National policing initiative encourages over 150,000 uninsured motorists to get insurance

Date published: 06 October 2021

A national policing initiative which sees police forces issue advisory letters to drivers that appear to have no motor insurance has encouraged over 150,000 motorists to get insured.

By sending out advisory letters, police forces want to give a chance to those who may have not realised their vehicle was uninsured to correct this before heading out on the road.

Driving without insurance can result in a £300 fixed penalty notice, six licence points and the driver’s vehicle can be seized and crushed. In addition, uninsured drivers can face court where they could receive an unlimited fine and a driving ban.

The initiative – Operation Tutelage – is led by the NPCC’s National Roads Policing Operations, Intelligence and Investigation (NRPOII), supported by the Motor Insurers’ Bureau (MIB), was introduced in January 2020 to help reduce uninsured driving levels across the UK.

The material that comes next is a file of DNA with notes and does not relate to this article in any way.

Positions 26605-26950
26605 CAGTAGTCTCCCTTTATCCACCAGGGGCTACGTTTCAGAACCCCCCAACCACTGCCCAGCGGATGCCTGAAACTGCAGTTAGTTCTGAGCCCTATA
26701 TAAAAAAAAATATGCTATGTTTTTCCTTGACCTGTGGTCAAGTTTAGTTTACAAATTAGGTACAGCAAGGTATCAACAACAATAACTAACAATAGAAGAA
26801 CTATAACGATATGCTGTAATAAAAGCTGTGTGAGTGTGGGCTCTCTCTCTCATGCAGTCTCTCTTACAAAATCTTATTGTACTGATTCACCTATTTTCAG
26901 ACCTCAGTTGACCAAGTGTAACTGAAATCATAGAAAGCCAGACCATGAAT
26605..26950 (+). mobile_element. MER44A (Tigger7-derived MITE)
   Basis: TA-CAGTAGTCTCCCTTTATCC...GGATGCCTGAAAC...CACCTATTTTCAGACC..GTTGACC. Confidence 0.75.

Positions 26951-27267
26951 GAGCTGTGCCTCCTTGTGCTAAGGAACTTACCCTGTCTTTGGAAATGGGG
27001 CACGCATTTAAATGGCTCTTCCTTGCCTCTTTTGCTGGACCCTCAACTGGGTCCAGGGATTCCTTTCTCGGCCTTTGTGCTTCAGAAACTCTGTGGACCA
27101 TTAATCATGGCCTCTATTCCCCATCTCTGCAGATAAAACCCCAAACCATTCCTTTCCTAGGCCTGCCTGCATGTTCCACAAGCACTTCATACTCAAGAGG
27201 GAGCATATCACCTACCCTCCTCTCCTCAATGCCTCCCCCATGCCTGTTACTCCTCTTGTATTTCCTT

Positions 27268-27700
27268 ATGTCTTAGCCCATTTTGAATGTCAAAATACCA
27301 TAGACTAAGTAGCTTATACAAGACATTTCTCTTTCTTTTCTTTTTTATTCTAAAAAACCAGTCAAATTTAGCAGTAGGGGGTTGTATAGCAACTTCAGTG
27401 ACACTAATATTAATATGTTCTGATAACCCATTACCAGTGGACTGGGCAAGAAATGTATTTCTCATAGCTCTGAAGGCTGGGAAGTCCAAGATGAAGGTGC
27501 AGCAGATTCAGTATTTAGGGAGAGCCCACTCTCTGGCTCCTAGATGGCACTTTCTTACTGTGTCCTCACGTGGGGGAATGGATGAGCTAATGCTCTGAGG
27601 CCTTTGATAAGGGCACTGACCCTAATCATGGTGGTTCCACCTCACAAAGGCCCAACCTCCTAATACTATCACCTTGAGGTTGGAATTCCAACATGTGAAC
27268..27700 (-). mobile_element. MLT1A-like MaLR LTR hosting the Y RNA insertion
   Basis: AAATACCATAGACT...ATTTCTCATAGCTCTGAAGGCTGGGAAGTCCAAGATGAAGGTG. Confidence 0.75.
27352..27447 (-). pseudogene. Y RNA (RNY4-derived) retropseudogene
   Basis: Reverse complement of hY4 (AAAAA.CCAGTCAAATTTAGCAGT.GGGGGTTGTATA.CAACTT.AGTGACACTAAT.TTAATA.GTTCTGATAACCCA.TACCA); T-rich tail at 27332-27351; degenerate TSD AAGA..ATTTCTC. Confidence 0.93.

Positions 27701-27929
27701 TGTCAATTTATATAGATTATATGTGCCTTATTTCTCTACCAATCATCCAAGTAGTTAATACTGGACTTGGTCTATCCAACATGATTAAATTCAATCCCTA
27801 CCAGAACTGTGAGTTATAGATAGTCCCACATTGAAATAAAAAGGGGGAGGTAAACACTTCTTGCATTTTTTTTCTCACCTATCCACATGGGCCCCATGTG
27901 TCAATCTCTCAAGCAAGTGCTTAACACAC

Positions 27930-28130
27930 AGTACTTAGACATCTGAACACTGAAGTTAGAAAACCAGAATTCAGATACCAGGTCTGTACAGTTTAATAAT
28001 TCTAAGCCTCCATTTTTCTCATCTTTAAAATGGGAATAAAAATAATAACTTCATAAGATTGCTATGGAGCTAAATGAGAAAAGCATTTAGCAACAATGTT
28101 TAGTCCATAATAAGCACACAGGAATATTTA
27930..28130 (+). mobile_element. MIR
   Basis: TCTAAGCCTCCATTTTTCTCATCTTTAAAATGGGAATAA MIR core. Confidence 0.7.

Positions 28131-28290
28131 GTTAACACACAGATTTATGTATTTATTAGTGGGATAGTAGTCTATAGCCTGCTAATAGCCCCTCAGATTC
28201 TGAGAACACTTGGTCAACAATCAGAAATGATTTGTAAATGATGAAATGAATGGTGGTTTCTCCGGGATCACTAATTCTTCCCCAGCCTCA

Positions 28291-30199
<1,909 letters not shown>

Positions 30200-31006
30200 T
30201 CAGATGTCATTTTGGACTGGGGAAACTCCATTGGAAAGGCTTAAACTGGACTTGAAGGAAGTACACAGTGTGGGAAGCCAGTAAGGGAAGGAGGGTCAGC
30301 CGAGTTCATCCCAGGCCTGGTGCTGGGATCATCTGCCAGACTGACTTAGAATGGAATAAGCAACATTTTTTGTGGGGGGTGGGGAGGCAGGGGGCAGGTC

By using MIB’s Motor Insurance Database (MID) – a central record of all active motor insurance policies in the UK – police forces can quickly identify any vehicle that appears not to have insurance and send the registered keeper an advisory letter.

Results have been highly successful with 151,464 drivers correcting their insurance status to date following over 215,000 advisory letters issued, which equates to around three in four people.

There are a range of reasons why someone’s vehicle might show as uninsured on the database. Causes stem from the unintentional – such as drivers not realising their policy has expired or admin errors – all the way through to those willing to break the law by intentionally driving without insurance.

Roads policing officers are then more likely to stop motorists who intentionally drive without insurance, who are linked to a higher rate of collisions and additional road traffic offences.

Derek Roberts, National Programme Lead at NRPOII, said: “Operation Tutelage has proven to be extremely effective in supporting our continuous efforts to tackle uninsured driving and improve the safety of our roads.

“I’d like to thank the significant majority who’ve taken appropriate action after receiving a letter and have taken the right steps to drive insured.

“This allows frontline policing to focus its resources on addressing the minority of drivers who intentionally drive uninsured and has helped to take some really dangerous offenders off the roads.

“If anyone wants to check that their vehicle is appearing as insured on systems we use, they can do so for free at”

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